Cocoa Case Study

Running head: Legal Implications

Export/Import – Ghana Cocoa Bean
August 25, 2010
ITB305 International Business Environment
Cocoa beans are the seeds found in cocoa pods, which grow on small evergreen tree; each pod contains 20-50 seeds, or cocoa beans. Harvesting cocoa consists of cutting the ripe pods from trees, breaking them open and extracting the seeds from the pods. These seeds are then allowed to ferment for 6 or 7 days with two turnings before drying in the sun. Beans are then bagged and shipped. Ghana’s cocoa industry is regulated and controlled by The Ghana Cocoa Board, a government agency. The Board oversees all aspects of cocoa farming and production, including agricultural research and hybridization of seeds. The cocoa industry is so important that the Cocoa Board has its own cabinet-level post within the Ghanaian government. Ghana Cocoa Board

According to Ghana’s Ministry of Finance and Economic Planning, Cocoa is the country’s second foreign exchange earner and the lives of many farmers and their families depend on it. In recognition of the contribution of cocoa to the development of Ghana, the government established the Ghana Cocoa Board (COCOBOD), as the main government agency responsible for the development of the industry (“Ministry of finance,” 2010). The mission of the Board is to encourage and facilitate the production, processing and marketing of good quality cocoa, coffee and sheanut in all forms in the most efficient and cost effective manner, and maintain the best mutual industrial relation with its objectives (“Ghana cocoa board,” 2010). The Ghana Cocoa Board governs the “purchase, market and export cocoa produced in Ghana which is graded and sealed under the provisions of Cocoa Industry (Regulation) Consolidation Decree, 1968 (NLCD. 278) or any other enactment, as suitable for export, to secure the most favorable arrangements for the purchase, inspection, grading, sealing and certification, export and sale of cocoa, coffee and sheanuts,” (“Ghana cocoa board, export of cocoa regulations,” 2010). The responsibilities of the production, research, marketing, and quality control of cocoa falls on the COCOBOD and is broken down into two main sectors: Pre-harvest and Post-harvest. The functions of these sectors, as outlined in the Export of Cocoa Regulations include: Pre-harvest Sector: The Pre-harvest Sector functions which are performed by the Cocoa Research Institute of Ghana (CRIG), the Seed Production Unit (SPU) and the Cocoa Swollen Shoot Virus Disease Control Unit (CSSVDCU) deal with fundamental issue on actual cocoa production at the farm gate level. Post-Harvest Sector: The Post-harvest Sector functions are undertaken by the Quality Control Division (QCD) and the Cocoa Marketing Company (CMC) Limited. The Post-harvest activities of COCOBOD start with quality control measures of QCD which farmers must observe to facilitate the acceptance of their produce at the buying centres by the licensed buying companies engaged in internal marketing of cocoa at the time. Exporting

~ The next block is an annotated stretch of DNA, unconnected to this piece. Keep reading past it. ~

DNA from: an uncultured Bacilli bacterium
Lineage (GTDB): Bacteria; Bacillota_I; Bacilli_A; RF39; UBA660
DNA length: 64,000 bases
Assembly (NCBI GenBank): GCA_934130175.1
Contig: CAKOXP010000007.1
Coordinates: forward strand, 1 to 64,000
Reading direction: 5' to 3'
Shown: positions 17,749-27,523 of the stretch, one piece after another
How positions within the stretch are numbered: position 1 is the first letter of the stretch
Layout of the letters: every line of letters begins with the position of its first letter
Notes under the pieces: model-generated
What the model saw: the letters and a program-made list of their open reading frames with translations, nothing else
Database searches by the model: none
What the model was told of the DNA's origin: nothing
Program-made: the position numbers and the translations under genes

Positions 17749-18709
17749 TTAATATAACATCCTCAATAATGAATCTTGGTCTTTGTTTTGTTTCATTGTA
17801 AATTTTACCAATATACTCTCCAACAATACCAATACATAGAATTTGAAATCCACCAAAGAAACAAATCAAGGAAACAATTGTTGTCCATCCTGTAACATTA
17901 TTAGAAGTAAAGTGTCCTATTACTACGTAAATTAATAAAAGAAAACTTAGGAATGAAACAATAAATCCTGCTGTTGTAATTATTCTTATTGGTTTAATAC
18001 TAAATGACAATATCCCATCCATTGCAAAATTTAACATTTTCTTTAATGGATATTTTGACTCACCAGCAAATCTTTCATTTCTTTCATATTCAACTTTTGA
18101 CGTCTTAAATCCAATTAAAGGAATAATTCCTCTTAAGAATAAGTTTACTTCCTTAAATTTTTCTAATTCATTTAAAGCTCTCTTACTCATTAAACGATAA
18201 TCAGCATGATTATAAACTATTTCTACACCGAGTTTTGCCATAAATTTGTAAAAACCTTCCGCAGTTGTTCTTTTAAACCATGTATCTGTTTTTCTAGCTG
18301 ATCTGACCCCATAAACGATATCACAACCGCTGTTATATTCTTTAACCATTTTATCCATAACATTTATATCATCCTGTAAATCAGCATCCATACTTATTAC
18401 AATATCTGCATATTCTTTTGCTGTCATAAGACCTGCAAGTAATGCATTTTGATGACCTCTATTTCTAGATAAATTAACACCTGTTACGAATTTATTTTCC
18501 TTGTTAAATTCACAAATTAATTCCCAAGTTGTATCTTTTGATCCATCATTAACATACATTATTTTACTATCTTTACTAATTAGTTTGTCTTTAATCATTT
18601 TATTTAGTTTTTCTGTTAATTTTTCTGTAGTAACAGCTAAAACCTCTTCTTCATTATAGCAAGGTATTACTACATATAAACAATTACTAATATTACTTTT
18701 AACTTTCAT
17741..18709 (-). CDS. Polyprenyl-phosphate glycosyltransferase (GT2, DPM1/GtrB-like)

Ghana regulations regarding the export of cocoa beans are very strict, under S.4 (6) of the said PNDC Law 81, “no person shall market or export any cocoa unless it is cocoa which is the property of COCOBOD; or it is cocoa which has been graded and sealed” (by the board). Only Licensed Buying Companies (LBC) are qualified to market and export cocoa outside of Ghana. A government run, Export Sales Committee, advises the Board and producers on external market trends and prices, export quotas, and on the delivery and pricing of cocoa to local processors. The quality of Ghana’s cocoa beans is held to the highest of standards to meet both Ghanaian and international quality standards. The Quality Control Division (QCD) of COCOBOD is responsible for this oversight and enforcement. Specific measures outlined by...

References: Food and agricultural import regulations and standards report (FAIRS). (1999). Foreign Agricultural Service, Retrieved from
Ghana cocoa board
Ghana cocoa board, export of cocoa regulations. (2010). Retrieved from
Ghana cocoa board, quality control division
Ministry of finance and economic planning. (2010). Retrieved from
US import requirements
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